CRL commission to investigate access to graves
The Commission for the Promotion and Protection of the Rights of Cultural‚ Religious and Linguistic Communities (CRL) has launched an inquiry into access to burial land and ancestral graves.
Multiple complaints about the denial of right of access to graves‚ especially on farms and private property‚ lack of municipal land for burial and the violation of people’s beliefs have prompted the investigation‚ commissioner Thoko Mkhwanazi-Xaluva told reporters in Johannesburg on Thursday.
Mkhwanazi-Xaluva said that complainants strongly argued that “for them‚ cemeteries are more than just a burial places. Consequently‚ the deceased person’s bones and sanctified burial place becomes very important‚ and therefore should not be disturbed by anyone.”
The eThekwini municipality was a key focus of the discussion.
It caused an uproar in 2011 when it announced that due to a lack of land‚ communities should consider using biodegradable coffins‚ recycled graves and standardised tombstones or cremate their loved ones‚ regardless of their beliefs.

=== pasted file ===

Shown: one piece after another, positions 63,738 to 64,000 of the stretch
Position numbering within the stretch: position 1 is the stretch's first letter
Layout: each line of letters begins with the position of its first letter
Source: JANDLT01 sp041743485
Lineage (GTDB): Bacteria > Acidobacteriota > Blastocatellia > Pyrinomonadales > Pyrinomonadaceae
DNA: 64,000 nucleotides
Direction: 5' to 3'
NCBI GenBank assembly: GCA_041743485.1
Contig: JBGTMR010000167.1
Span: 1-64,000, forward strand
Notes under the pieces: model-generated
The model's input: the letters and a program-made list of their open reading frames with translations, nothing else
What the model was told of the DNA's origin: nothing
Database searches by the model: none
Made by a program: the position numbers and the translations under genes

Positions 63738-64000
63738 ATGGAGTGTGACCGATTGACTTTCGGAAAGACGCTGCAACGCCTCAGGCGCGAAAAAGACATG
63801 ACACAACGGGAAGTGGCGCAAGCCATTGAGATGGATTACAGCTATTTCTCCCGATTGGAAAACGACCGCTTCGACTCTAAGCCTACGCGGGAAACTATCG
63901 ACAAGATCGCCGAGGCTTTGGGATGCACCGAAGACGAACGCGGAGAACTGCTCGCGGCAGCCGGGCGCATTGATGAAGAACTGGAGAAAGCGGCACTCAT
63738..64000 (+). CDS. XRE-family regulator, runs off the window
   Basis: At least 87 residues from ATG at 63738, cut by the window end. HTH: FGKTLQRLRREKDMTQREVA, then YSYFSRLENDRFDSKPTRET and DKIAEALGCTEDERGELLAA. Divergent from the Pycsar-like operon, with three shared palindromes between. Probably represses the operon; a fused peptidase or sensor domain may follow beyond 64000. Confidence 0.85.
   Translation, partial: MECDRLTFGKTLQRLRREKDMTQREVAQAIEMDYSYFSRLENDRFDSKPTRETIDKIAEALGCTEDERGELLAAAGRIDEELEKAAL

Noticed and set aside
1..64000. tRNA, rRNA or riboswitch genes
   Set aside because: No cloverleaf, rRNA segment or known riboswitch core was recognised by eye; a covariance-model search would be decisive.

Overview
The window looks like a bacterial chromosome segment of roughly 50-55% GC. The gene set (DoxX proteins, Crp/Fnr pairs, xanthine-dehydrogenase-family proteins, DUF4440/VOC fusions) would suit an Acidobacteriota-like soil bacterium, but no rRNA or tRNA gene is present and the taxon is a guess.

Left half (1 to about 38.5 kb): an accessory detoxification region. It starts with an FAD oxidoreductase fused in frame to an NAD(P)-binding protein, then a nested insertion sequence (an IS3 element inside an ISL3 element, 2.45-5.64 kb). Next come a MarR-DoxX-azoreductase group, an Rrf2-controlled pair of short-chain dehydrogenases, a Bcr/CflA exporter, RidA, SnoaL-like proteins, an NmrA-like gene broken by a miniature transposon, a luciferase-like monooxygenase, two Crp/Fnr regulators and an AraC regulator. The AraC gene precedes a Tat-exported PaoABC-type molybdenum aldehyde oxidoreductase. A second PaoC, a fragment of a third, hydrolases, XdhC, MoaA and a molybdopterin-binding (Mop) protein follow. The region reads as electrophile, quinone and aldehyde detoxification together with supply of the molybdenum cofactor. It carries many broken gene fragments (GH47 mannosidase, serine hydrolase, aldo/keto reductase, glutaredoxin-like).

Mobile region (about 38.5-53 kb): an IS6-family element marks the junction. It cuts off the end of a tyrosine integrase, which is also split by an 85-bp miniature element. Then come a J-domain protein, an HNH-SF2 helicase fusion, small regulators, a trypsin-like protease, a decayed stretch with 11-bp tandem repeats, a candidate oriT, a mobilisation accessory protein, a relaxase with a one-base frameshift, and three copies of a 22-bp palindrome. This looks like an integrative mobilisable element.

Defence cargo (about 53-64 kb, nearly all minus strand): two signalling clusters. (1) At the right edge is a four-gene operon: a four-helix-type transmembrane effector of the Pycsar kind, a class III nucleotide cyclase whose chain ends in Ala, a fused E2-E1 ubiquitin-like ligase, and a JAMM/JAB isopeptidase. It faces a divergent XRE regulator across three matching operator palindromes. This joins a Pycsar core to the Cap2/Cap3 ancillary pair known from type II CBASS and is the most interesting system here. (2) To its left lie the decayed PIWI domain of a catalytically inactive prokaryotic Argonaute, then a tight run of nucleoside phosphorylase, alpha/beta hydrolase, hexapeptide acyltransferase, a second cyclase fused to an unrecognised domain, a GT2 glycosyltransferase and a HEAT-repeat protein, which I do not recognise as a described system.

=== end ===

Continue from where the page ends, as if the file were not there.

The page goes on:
Though the municipality says it is faced with a scarcity of burial space‚ the commission says that the lack of burial land is not the community’s problem but the government’s.
“We cannot have a municipality that consistently hides behind lack of land. We have been engaging them for the past seven years and even today they have not done anything. The lack of burial land even leads to some people being kept for a long time in mortuary. Something that is expensive for poor families.
“The issue of land ownership and expropriation of land also has a big impact on this issue‚” said Mkhwanazi-Xaluva.
The disregard of the religious and cultural rights of most communities insofar as the issue of graves is concerned‚ is a violation of cultural constitutional rights‚ the commission submitted.
It’s the commission’s view that the most affected are people from poor communities “as most rich people can afford buying graves in private cemeteries”.
In an effort to establish servitude agreements between the community and farm owners‚ the commission said it was going to consult and negotiate with several farmers’ unions across the country.
“There are many farm murders happening in the country today and some farmers argue that they are scared for their safety to allow strangers on their farms. We will establish a framework that will ensure the safety of farm owners and safe access for the people‚” she said.
Commercial farmers are 4.5 times more likely to get murdered than the South African population as a whole. This is according to the civil rights group AfriForum‚ which released its latest statistics on attacks and murders on farms in October last year.
As from next week‚ the commission will start consultations across the country and draw up a report with recommendations by the end of July.